Modeling the Interaction Between Natural and Hydraulic Fractures Using 3D Finite-Element Analysis
- Aditya Nikam (University of Alaska, Fairbanks) | Obadare O. Awoleke (University of Alaska, Fairbanks) | Mohabbat Ahmadi (University of Alaska, Fairbanks)
- Document ID
- Society of Petroleum Engineers
- SPE Production & Operations
- Publication Date
- November 2019
- Document Type
- Journal Paper
- 703 - 724
- 2019.Society of Petroleum Engineers
- natural fracture, finite element analysis, hydraulic fracture
- 6 in the last 30 days
- 180 since 2007
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We built a 3D geomechanical model using commercially available finite-element-analysis (FEA) software to simulate a propagating hydraulic fracture (HF) and its interaction with a vertical natural fracture (NF) in a tight medium. These newly introduced elements have the ability to model the fluid continuity at an HF/NF intersection, the main area of concern.
We observed that, for a high-stress-contrast scenario, the NF cohesive elements showed less damage when compared with the low-stress- contrast case. Also, for the scenario of high stress contrast with principal horizontal stresses reversed, the HF intersected, activated, and opened the NF. Increasing the injection rate resulted in a longer and wider HF but did not significantly affect the NF-activated length. Injection-fluid viscosity displayed an inverse relationship with the HF length and a proportional relationship with the HF opening or width. We observed that a weak NF plane temporarily restricts the HF propagation. On the other hand, a tougher NF, or an NF with properties similar to its surroundings, does not show this type of restriction. The NF activated length was found at its maximum in the case of a weaker NF and at nearly zero in the case of a stronger NF and an NF that has strength similar to its surroundings.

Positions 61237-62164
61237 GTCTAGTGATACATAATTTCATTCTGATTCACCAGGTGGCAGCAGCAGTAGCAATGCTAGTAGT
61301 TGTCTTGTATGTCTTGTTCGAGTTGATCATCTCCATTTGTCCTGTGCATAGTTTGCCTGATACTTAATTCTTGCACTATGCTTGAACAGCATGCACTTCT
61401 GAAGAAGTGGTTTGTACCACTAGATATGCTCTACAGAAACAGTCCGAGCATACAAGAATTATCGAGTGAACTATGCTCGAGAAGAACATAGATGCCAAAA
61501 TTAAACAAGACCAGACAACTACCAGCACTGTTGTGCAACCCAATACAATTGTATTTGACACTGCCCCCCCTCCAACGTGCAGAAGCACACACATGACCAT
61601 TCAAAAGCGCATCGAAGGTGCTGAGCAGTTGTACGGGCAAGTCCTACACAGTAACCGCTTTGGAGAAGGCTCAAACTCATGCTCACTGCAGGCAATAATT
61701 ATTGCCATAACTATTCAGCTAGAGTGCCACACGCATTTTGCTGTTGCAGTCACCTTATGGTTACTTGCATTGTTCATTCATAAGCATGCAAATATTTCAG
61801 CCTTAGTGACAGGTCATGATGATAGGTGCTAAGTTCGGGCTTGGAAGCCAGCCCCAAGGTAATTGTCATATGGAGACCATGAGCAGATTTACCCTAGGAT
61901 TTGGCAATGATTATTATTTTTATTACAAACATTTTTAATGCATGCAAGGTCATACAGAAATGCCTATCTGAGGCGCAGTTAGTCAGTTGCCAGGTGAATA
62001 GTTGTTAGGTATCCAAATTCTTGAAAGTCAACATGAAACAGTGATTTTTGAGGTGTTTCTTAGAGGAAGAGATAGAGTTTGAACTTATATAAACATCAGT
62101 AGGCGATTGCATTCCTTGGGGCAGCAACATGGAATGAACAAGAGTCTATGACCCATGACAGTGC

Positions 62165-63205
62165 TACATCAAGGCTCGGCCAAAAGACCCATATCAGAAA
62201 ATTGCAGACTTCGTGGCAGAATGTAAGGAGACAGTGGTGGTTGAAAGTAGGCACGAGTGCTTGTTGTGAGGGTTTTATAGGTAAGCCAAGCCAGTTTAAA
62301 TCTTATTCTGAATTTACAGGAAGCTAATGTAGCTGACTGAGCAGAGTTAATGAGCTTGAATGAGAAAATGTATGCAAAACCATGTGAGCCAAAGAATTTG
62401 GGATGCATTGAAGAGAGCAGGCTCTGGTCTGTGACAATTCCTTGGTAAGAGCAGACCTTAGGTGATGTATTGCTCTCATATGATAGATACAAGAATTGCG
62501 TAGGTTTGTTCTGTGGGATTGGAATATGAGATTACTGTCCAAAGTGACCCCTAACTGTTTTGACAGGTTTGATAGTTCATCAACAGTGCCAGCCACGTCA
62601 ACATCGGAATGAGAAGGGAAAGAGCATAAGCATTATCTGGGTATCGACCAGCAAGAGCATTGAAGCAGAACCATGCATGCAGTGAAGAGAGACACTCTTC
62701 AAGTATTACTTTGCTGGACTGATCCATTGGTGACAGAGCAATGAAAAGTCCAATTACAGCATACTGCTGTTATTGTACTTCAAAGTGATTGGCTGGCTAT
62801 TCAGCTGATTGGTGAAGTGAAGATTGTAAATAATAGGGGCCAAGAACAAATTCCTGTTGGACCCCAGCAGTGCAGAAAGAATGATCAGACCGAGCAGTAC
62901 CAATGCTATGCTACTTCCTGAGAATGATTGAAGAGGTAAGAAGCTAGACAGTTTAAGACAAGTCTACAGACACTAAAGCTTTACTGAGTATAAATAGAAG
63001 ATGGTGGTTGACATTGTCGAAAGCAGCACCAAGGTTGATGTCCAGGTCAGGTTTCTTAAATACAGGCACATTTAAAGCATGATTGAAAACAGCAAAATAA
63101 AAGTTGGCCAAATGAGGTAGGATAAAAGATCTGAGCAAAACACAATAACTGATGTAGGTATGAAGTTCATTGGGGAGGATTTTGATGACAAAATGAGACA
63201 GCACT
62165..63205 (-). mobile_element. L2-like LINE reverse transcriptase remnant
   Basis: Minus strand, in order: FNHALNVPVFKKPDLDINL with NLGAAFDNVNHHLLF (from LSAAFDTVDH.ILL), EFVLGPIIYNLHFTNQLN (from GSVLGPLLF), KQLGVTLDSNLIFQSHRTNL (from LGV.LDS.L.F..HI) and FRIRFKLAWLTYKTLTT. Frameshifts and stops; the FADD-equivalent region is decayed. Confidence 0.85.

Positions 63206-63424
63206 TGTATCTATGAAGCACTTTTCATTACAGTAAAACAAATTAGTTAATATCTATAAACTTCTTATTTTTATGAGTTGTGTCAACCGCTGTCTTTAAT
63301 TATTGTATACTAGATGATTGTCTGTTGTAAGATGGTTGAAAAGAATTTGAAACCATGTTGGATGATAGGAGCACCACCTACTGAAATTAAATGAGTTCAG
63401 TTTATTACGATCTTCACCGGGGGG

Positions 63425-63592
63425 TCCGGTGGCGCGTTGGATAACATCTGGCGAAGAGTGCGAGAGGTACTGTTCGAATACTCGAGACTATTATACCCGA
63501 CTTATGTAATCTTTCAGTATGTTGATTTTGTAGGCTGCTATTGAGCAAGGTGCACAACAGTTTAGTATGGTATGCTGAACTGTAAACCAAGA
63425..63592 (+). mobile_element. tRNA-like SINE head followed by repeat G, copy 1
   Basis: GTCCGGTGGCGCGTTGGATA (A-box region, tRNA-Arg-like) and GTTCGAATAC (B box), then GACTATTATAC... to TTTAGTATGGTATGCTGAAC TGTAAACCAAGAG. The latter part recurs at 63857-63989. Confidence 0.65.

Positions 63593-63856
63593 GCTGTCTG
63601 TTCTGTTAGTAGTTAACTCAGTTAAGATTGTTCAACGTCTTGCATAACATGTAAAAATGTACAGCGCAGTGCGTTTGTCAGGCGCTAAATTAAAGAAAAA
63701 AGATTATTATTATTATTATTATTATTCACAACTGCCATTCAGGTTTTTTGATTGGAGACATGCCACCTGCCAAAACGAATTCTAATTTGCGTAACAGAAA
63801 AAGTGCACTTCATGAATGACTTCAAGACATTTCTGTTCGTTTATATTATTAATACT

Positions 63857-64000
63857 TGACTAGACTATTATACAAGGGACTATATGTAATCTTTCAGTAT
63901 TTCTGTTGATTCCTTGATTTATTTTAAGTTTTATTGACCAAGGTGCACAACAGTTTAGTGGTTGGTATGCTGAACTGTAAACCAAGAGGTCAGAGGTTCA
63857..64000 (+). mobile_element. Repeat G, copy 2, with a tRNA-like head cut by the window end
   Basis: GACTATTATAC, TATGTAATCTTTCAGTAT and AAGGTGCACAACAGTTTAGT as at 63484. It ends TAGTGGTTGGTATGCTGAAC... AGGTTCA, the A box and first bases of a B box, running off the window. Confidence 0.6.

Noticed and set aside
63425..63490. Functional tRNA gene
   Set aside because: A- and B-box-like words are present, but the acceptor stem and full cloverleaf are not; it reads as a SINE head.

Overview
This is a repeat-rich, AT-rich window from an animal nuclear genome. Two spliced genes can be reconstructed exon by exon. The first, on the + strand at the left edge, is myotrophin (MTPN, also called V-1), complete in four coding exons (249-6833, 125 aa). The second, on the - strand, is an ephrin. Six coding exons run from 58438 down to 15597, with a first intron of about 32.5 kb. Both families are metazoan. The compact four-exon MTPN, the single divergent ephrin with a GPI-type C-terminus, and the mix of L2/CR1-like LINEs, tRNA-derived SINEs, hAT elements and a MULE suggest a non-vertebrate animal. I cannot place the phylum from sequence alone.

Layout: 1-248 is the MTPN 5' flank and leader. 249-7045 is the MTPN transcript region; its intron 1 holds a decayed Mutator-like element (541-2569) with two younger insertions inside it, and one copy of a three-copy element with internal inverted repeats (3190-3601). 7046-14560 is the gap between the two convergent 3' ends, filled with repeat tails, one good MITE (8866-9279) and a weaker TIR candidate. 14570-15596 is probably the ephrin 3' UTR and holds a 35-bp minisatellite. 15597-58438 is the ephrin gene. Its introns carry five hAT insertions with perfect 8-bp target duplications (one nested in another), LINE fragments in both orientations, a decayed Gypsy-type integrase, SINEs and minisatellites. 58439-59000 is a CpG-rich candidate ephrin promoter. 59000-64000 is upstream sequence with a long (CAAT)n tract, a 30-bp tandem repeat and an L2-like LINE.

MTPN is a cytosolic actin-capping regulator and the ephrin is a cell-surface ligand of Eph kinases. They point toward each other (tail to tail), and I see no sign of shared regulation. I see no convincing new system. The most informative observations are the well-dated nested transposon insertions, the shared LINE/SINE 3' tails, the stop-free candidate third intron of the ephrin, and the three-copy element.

In this study we present the results for a three-layered 3D geomechanical model with a single HF and NF orthogonally intersecting each other, using newly introduced cohesive elements for the first time in technical literature. We also conducted a detailed sensitivity analysis considering the effect of stress contrast, injection rate, injection-fluid viscosity, and NF properties on this HF/NF interaction. These results provide an idea of how the idealized resultant fracture geometry will change when several fracture/fracture treatment properties are varied.
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